SIU will ask Ramaphosa to extend lottery probe

Wants to widen the scope of its probe to investigate procurement by the National Lotteries Commission.

The Special Investigating Unit (SIU), which has been investigating corruption involving lottery grants since 2020, is applying for its mandate to be extended to allow it to probe procurement by the National Lotteries Commission.

The SIU has come across several instances of potential fraud and corruption involving NLC procurement. The office of the Auditor-General (AG), Tsakani Maluleke, recently highlighted problems with procurement, and the NLC itself has received several tip-offs about allegedly questionable procurement, which is being investigated internally and by three audit firms.

But until its mandate is extended, the SIU’s hands are tied, as the 2020 proclamation signed by President Cyril Ramaphosa only allows it to investigate corruption involving grants.

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GroundUp understands that the application is currently being finalised by the government’s legal department and will be submitted to Ramaphosa “soon”.

This was confirmed by four sources with knowledge of the application, who all asked to remain anonymous as they either did not want to disrupt the process by speaking publicly about it or were not authorised to speak to the media.

One source told GroundUp they believed procurement fraud could be “massive” and might implicate “a lot of National Lotteries Commission staff”.

In 2021, the AG’s audit of the NLC uncovered more than R23 million in irregular expenditure and R36 million in accounting errors made in previous years. Things were worse the next year, with the AG’s 2022 management report on the NLC revealing nearly R57 million in irregular expenditure as a result of the contravention of supply chain management legislation.

But GroundUp’s sources say procurement corruption may amount to far more than this, possibly even more than corruption in lottery grants.

SIU head Advocate Andy Mothibi told Parliament’s Trade, Industry and Competition Portfolio Committee in September last year, that his unit was investigating dodgy lottery grants of more than R1.4 billion.

Mogoboya Matsebatlela, the NLC’s senior manager: supply chain and facilities, is one of several senior NLC management members facing a disciplinary inquiry after he was suspended late last year.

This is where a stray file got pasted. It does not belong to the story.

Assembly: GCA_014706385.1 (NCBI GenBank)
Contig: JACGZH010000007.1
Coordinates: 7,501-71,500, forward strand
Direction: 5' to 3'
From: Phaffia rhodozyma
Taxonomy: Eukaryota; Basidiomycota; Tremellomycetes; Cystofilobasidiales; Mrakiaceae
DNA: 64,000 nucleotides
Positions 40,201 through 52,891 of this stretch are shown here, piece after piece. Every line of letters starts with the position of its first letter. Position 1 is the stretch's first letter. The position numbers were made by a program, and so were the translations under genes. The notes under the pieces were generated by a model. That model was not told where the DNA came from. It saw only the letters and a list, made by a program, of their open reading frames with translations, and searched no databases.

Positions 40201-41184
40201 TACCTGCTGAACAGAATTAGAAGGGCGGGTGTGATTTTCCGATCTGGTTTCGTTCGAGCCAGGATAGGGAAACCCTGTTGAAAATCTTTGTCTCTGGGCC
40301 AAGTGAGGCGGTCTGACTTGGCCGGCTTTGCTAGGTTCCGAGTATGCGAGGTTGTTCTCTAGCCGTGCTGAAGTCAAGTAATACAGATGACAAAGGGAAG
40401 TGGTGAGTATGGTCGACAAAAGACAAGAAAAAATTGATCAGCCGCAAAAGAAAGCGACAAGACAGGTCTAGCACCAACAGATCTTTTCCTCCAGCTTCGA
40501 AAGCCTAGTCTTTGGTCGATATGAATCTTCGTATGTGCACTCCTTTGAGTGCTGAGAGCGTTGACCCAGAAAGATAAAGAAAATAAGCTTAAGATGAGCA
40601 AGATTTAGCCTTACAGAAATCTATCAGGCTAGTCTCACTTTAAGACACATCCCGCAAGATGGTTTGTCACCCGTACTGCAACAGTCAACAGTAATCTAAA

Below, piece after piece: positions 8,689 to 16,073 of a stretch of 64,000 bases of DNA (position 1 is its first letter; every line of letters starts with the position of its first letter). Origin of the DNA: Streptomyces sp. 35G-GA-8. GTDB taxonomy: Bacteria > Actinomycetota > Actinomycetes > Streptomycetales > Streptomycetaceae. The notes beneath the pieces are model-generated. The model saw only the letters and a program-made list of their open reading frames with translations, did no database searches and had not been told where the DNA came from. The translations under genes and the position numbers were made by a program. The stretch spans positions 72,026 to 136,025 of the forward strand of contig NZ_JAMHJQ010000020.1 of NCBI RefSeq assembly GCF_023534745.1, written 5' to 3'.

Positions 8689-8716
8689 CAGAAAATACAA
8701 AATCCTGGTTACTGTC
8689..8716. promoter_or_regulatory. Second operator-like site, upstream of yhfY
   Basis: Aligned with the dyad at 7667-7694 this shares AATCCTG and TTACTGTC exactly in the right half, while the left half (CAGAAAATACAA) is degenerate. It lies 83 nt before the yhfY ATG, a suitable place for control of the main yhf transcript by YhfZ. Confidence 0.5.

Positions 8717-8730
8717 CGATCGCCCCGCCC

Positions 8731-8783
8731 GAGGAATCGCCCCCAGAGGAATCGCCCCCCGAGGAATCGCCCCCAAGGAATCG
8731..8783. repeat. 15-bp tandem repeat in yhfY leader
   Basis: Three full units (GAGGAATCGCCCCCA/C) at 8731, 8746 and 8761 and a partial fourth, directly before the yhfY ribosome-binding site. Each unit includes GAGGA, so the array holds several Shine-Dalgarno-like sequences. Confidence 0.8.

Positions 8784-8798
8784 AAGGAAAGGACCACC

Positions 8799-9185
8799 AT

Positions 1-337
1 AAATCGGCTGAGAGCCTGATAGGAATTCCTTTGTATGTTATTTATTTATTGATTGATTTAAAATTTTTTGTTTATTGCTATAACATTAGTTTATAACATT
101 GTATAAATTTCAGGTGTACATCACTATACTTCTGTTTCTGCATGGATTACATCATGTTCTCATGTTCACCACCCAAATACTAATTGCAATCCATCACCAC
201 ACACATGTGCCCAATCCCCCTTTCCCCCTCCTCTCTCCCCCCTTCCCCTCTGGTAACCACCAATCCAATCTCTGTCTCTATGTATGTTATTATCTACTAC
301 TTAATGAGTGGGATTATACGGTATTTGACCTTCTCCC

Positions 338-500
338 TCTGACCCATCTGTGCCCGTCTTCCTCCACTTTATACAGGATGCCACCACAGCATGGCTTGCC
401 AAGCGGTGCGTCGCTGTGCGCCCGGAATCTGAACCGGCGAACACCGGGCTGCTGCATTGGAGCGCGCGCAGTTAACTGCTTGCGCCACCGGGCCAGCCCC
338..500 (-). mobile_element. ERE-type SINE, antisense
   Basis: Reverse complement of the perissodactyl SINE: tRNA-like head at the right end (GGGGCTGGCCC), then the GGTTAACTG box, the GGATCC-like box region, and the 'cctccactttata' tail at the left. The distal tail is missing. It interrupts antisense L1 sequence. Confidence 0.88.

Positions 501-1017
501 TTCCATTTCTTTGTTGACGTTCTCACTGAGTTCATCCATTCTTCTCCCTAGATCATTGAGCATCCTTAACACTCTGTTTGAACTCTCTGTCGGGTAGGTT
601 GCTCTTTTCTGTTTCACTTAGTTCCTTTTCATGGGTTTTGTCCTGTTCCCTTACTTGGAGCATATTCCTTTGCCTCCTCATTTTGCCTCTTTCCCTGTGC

NLC management to blame

The AG said 64% of the irregular expenditure identified during the audit had not been picked up by the NLC’s own monitoring processes, and blamed its leadership and management for failing to do so.

Among the procurement processes the AG found had breached rules:

  • Eight awards valued at just over R5.2 million were procured “without inviting at least the minimum prescribed number of written price quotations from prospective suppliers”, even though it was possible to obtain the quotations.
  • Four awards worth just over R13.2 million were procured without inviting competitive bids, although it was practical to invite competitive bids.
  • 15 contracts worth more than R31.2 million were awarded based on criteria that differed from the original specifications.

Spending on lawyers, information technology and media to be probed

The AG instructed the NLC’s management to address “important internal control deficiencies identified to improve procurement and contract management”.

Among the issues flagged in damning reports by the AG and by auditors appointed by the NLC are irregular expenditure on information technology and sky-high spending on lawyers.

ALSO READ: Millions to be spent to complete abandoned Lottery-funded projects

GroundUp reported recently that the NLC was struggling to answer a written parliamentary question about expenditure on legal fees, as key files with details of multimillion-rand litigation expenditure have vanished.

Another area of concern is the tens of millions of rand in spending on media and communications, which will also come under the SIU’s spotlight if the unit’s application is approved by the president.

This article originally appeared on Groundup and was republished with permission.
Read the original article here.

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